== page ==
'Rope a dope' 

Sewer plant search stings like a bee.

SEWER PLANT SITE: 6A is the preference.
  • SEWER PLANT SITE: 6A is the preference.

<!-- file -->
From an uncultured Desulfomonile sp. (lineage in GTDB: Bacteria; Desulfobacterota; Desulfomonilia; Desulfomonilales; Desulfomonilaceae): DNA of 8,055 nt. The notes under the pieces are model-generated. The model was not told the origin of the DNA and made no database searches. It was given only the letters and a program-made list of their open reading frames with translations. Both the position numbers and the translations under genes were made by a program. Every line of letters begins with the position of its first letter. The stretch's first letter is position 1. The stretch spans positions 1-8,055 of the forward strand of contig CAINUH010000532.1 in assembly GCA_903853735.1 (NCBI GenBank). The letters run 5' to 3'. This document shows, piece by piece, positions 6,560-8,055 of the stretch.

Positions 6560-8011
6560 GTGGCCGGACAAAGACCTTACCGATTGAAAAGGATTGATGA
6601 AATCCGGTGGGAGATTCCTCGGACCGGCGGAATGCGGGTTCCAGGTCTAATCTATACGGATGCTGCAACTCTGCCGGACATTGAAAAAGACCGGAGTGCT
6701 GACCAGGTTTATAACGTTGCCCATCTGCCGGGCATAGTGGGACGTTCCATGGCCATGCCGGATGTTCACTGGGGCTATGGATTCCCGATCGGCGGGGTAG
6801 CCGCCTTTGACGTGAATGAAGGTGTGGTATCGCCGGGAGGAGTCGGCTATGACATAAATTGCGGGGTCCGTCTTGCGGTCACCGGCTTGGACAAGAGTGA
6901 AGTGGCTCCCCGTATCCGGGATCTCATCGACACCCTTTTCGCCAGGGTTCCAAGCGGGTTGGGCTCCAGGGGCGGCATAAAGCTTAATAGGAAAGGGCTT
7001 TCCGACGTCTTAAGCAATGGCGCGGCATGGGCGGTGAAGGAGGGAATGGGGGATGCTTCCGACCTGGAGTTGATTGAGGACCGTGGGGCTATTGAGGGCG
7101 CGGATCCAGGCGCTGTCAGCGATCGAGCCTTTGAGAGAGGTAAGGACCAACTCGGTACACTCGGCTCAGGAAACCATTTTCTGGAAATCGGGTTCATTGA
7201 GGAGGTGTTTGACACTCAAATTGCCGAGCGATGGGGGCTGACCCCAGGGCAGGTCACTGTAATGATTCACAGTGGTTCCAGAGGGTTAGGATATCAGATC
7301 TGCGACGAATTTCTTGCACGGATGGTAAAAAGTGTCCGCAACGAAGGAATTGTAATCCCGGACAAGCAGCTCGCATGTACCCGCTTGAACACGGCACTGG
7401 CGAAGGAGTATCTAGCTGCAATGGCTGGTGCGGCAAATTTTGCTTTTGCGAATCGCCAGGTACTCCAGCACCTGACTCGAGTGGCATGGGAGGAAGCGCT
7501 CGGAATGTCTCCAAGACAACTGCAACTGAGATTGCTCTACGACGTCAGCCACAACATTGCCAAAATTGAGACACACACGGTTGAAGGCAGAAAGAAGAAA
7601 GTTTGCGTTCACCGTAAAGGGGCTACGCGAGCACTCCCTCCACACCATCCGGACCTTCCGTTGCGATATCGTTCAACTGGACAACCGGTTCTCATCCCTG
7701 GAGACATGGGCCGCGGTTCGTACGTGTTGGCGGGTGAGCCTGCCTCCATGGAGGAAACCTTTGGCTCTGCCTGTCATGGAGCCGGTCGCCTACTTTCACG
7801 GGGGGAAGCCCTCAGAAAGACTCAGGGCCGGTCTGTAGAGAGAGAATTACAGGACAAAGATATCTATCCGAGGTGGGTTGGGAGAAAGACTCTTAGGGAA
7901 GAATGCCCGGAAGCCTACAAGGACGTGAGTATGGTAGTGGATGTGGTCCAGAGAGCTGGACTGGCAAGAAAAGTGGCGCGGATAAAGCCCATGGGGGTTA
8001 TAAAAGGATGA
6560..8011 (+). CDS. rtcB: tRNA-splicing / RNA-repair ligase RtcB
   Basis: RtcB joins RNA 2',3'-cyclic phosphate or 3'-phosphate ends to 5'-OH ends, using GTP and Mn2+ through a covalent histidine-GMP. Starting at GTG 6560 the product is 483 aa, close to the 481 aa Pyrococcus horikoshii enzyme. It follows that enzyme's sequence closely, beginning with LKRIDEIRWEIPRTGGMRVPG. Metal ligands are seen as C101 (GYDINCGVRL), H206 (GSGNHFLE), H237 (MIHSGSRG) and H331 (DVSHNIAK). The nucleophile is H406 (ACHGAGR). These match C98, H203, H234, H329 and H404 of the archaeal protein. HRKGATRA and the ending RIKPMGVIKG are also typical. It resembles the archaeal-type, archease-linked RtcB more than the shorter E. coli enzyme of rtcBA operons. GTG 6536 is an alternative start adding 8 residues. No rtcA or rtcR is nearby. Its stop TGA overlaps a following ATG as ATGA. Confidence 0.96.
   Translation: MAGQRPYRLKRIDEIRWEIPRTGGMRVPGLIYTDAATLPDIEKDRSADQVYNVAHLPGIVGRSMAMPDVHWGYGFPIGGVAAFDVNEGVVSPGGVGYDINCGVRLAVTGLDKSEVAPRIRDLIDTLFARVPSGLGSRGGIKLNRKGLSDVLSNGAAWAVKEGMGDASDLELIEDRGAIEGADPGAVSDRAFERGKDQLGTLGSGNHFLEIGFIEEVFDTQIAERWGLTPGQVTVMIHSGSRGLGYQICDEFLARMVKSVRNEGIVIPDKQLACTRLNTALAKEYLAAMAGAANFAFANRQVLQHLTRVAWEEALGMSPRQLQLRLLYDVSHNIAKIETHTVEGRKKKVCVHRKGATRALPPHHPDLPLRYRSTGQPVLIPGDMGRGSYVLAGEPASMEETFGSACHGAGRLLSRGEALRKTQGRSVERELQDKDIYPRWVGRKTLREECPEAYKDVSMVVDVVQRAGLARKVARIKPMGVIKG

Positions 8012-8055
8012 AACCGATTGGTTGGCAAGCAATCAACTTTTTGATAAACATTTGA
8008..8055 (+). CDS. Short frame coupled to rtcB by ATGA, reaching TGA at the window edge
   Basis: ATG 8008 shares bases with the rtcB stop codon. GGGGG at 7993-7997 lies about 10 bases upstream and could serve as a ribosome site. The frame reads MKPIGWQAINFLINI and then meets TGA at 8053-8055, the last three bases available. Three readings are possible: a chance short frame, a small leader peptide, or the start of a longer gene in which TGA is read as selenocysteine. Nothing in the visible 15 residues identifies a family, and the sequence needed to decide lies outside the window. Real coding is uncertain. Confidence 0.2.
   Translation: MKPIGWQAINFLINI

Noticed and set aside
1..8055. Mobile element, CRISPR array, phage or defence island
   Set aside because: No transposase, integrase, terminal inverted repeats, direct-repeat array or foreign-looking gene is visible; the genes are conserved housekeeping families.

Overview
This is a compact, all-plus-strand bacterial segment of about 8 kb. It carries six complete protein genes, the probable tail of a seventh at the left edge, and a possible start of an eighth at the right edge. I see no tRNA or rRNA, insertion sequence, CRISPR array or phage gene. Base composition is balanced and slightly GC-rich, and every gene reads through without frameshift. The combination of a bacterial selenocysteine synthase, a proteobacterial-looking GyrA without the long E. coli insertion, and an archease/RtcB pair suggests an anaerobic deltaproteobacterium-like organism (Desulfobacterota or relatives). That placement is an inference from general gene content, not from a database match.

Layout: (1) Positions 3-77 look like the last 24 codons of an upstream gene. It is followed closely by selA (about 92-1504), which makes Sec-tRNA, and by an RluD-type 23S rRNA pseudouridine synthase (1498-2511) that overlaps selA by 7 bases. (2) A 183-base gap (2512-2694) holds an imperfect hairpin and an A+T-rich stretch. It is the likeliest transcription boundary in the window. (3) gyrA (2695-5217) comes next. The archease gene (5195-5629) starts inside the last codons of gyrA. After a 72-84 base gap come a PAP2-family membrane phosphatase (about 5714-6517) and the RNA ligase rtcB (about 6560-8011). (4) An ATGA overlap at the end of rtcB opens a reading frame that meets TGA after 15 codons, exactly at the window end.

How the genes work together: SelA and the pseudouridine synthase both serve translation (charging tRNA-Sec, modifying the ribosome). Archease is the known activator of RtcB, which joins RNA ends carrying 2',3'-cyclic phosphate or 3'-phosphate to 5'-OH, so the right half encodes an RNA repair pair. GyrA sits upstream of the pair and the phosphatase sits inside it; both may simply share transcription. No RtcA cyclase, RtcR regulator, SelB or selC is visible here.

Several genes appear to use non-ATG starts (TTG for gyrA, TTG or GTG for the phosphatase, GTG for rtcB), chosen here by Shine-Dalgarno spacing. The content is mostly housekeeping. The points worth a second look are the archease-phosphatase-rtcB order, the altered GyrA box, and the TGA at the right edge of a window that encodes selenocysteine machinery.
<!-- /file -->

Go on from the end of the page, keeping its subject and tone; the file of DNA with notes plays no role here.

The committee trying to build a wastewater treatment plant on 18 acres in West Little Rock is still fighting a game of “rope a dope,” as a member of the Sewer Committee put it. At a Sept. 7 meeting, committee member Pat Miller explained: Now in Round 4 of the effort to buy land on which to build a plant to serve West Little Rock, the committee again finds itself backed into a corner — this time by demands from the seller — Gene Pfeifer — that the Little Rock Wastewater Utility build the access road to the plant along a route he plans for a future residential development. The committee, originally informed the road would cost around half a million dollars, was stunned when it got the estimated tab for the road at the meeting: $3.7 million. A project that once was projected to cost $15,000 an acre was now $250,000 an acre. And because Pfeifer won’t let the road be used permanently by the utility, another access road, estimated to cost $500,000, from West Pinnacle Road to the north side of the site, will have to be built — making the estimated cost for road work to the $19 million plant around $4 million. The tab left member Dale Wintroath calling for an end to negotiations with Pfeifer and condemnation of the land, 18 acres east of state Highway 300 and north of Highway 10. What some committee members perceive as add-ons to the purchase agreement — including also a demand that the utility provide sewer hook-ups without charge to the eventual residents of the development — suggested to Wintroath, he said, that Pfeifer was not “negotiating in good faith.” But Vice Mayor Barbara Graves, a non-voting member of the committee and likely candidate for mayor in 2006, hammered utility chief Reggie Corbitt with questions about why progress toward an agreement initiated in April had been so slow. “All parties want the right thing,” she insisted. Now, at the committee’s request, City Manager Bruce Moore is handling negotiations between Pfeifer and his lawyer and Corbitt. The committee has given him 60 days to hammer out a deal. Hal Kemp, Pfeifer’s lawyer, declined to comment except to say that “I do think we’ll come to an agreement.” And in voting to bring in Moore to mediate, the committee sent a message that it will make more concessions to Pfeifer. “What I’d like to see happen is that treatment facility be built on that location,” Moore said. Plans to purchase Pfeifer’s land have been on the table since April, when the committee surprised the neighbors of the site, previously rejected, by choosing it over land previously called “ideal” near the upscale Ranch development. Several drafts of the contract have gone back and forth between the utility and Pfeifer since. “The guys at sewer are terrific, but there’s so much politicking and people and personal things,” sewer committee member Miller said later. The LRWU must, as a settlement of a lawsuit filed against it by the Sierra Club over overflows, build a new plant by 2007. It is behind schedule in purchasing land for the site. Over the past two years, several site proposals have been knocked down, the most recent a plan to put the site near the Ranch development on Highway 10. Pfeifer, who owns that site, said he would not surrender without a court fight. (That would be Round 3. Round 2 was Pinnacle Valley farmland; Round 1 was Two Rivers Park.) Pfeifer offered to sell the 18-acre site to the utility. At ringside, and tossing tomatoes, are the members of the Pinnacle Neighborhood Association, who believe the choice of their backyard over the Ranch’s was a slap in the face. The association spokesperson, Mary Dornhoffer, says it will sue if the latest preferred site is purchased. Graves was clearly irritated at the Sept. 7 meeting that the $3.7 million estimate on road construction came at the “11th hour” and said that the committee was rushing to condemn Pfeifer’s property after dragging its feet on reaching an agreement. She questioned Corbitt why, for example, Pfeifer’s land had not yet been formally appraised. Committee chair Stuart Mackey, a realtor, responded for Corbitt that since Pfeifer had already agreed on a price for the land, the appraisal wasn’t necessary until the purchase. Graves was also skeptical about the projected cost of the road, $2 million of which would be used in the last 1,000 feet, a steep hairpin curve into the plant site. “Are we building a four-lane road with lights?” she asked the committee. Later, she told a reporter that the figure “seemed steep to me for a haul road.” Pfeifer’s latest draft for a contract states that the utility will shoulder the costs of building ingress through his property, provide free sewer hookups to current and future residents of his development adjacent the plant, build an 8-inch water line through the property and allow free tie-ons, and pick up his attorneys fees, since the contract was being drawn up “under the threat of condemnation.” In response, the utility offered a draft that omits the road and free sewer hookups, which it estimates could cost it more than $300,000. The Wastewater Utility had earlier estimated the building cost for a road across Pfeifer’s land — a 10,600-foot road that follows the road plan of Pfeifer’s Northwest Territories development — at $500,000 to $600,000. Plant engineers Camp Dresser & McKee Inc. provided the new figures hours before the Sept. 7 meeting. Last year, when the committee got bogged down by opposition to the site near The Ranch, Corbitt warned that the utility might have to impose a moratorium on new hookups unless progress was made. Corbitt has assured committee members that even though the land hasn’t been purchased, the utility continues to make progress on the plant and is close to deciding on a final design. CDM will present the committee with four or five construction options and costs at its next meeting Oct. 19. No money has been set aside to build the plant. Corbitt said the utility will ask the city to authorize a bond issue once the bids on the plant have come in and a firmer price is known. He said sewer rate increases to pay off the bonds probably won’t be requested until 2007.